However, as with many things, waiting for the government and various bureaucratic organisations to act in the right way with the alacrity required, whilst your child turns into a young adult, seems a suboptimal solution to say the least.
The most important aspect of the book is that it clarifies and aggregates the issues that emanate from this relatively new Digital paradigm. At the core, though, it is a wake-up call.
As such, it is difficult to overstate how important Robert Wigley’s book has been for both my family and me. It has simply saved our lives.
As state above, Generation Z spends over seven hours on devices. When I read that it seems self-evident. However, what about me?
I checked my own phone. Staggeringly, my average was over six hours per day. If I added that with the time spent on my laptop and on devices other than my phones, it would have probably been a good 14 hours in total.
My usage, and with it my state of distractedness, was probably greater than that of my children, by a country mile.
The technology, as Bob says, has some very positive aspects to it and, with the best will in the world, cannot be either ignored or un-invented.
However, the book gave me the tools to understand that I needed to act within the universe I could control and establishing patterns that would be palatable to my wife and four children.
As a result, we set rules.
There would be “exclusion zones” in which no devices were permitted: no smart-phone, laptop, or tablet would be allowed in any bedrooms, parental included, at any time.
No devices could be used or played with at the breakfast, lunch or dinner table.
For all evening meals, we would sit-down and wait for all the members of the family to be seated before starting and get up when all were done.
In addition, access to games would be restricted to one hour in the evenings subject to homework, music and sports being done.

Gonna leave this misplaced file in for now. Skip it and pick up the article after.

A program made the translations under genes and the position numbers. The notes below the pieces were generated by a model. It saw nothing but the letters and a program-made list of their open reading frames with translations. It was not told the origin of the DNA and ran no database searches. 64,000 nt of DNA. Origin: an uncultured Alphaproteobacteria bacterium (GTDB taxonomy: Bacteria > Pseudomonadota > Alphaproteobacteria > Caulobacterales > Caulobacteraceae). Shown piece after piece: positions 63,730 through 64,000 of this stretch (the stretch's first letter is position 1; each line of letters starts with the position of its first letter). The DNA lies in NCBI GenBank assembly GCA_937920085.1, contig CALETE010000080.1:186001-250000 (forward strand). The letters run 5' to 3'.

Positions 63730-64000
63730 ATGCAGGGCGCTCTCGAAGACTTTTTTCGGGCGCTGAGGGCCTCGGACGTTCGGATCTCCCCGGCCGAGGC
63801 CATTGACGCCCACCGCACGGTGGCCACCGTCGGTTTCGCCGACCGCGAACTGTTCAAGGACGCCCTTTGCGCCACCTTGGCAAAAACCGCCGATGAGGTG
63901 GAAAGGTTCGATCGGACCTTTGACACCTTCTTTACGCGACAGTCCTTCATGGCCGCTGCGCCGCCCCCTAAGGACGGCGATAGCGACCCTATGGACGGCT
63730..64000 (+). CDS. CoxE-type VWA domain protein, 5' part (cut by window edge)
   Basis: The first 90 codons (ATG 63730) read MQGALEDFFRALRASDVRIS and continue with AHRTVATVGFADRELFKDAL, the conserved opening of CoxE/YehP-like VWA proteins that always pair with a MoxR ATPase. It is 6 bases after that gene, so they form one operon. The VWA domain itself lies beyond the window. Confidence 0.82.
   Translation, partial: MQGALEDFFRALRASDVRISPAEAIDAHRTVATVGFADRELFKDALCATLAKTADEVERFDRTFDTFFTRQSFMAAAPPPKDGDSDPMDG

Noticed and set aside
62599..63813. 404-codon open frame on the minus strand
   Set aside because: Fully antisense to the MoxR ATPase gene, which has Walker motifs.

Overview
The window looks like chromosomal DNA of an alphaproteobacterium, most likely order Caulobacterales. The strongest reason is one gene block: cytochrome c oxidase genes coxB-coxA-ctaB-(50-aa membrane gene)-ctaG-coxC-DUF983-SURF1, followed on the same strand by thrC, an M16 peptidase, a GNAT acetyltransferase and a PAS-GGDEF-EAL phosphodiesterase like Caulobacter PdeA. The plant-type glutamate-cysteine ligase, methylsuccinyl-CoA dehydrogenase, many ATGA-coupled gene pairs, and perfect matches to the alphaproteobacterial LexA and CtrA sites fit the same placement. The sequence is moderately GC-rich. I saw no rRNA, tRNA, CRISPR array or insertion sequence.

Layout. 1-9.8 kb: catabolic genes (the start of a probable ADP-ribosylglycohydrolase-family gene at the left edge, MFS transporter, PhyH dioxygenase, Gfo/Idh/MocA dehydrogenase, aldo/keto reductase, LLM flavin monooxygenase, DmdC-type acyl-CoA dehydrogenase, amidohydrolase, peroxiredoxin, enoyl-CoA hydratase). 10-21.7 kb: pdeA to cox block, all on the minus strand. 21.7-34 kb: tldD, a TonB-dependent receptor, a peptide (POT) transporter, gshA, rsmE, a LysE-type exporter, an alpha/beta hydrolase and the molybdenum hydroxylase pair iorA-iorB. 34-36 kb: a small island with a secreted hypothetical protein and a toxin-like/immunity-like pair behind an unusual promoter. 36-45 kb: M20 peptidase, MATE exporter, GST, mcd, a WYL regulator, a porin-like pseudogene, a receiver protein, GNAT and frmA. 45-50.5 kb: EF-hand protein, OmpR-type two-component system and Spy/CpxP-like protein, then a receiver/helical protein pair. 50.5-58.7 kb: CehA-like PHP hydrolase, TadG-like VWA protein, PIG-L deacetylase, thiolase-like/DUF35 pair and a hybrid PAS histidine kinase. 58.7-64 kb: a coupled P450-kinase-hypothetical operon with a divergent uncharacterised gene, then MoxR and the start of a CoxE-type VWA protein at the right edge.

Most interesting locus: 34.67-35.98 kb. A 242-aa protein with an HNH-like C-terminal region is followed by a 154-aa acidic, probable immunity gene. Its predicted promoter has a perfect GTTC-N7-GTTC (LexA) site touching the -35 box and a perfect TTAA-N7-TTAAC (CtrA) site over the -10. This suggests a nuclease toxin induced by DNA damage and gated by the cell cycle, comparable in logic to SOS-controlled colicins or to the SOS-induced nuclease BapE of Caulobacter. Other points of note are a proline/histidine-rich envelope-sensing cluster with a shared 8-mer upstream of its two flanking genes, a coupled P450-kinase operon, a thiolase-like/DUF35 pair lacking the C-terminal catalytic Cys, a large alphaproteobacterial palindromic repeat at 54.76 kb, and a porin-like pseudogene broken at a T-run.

For me, specifically, there would be no mobile phone usage at the weekend at all. I promised myself to make no exceptions.
We have implemented these rules and largely stuck by them over the last year.
My weekly average fell from over 6 hours to around 30 minutes a day.
The upshot is a staggering injection of extra life. I have rediscovered the joy of reading, writing, speaking in full sentences to my close ones.
Interestingly, the less I used the devices, the less I cared about them. The deep emotional claims Big Tech made hitherto on my life vanished. Spending time on Social Media became an alien concept.
In short, like so much in life, it is accepting personal responsibility, eschewing its delegation to third parties such as parliaments, governments or lobby groups that will free you and your family from their grip.
The solution to Big Tech’s growing influence is consciously, as Gwyneth Paltrow would say, decoupling yourself from its platforms.
In so doing, Facebook, Apple, Twitter and more would turn into utilities as exciting as gas pipeline businesses.
By setting boundaries on your usage of such platforms, you are increasing the value of your time. There is so much to gain from living life in the real world and very little from feeding Big Tech’s insatiable appetite for your time on this planet.
Implementing small changes and sticking to them on this front will save yourself and your loved ones a great deal of life. Small changes, huge upside: That’s got to be the deal of the century.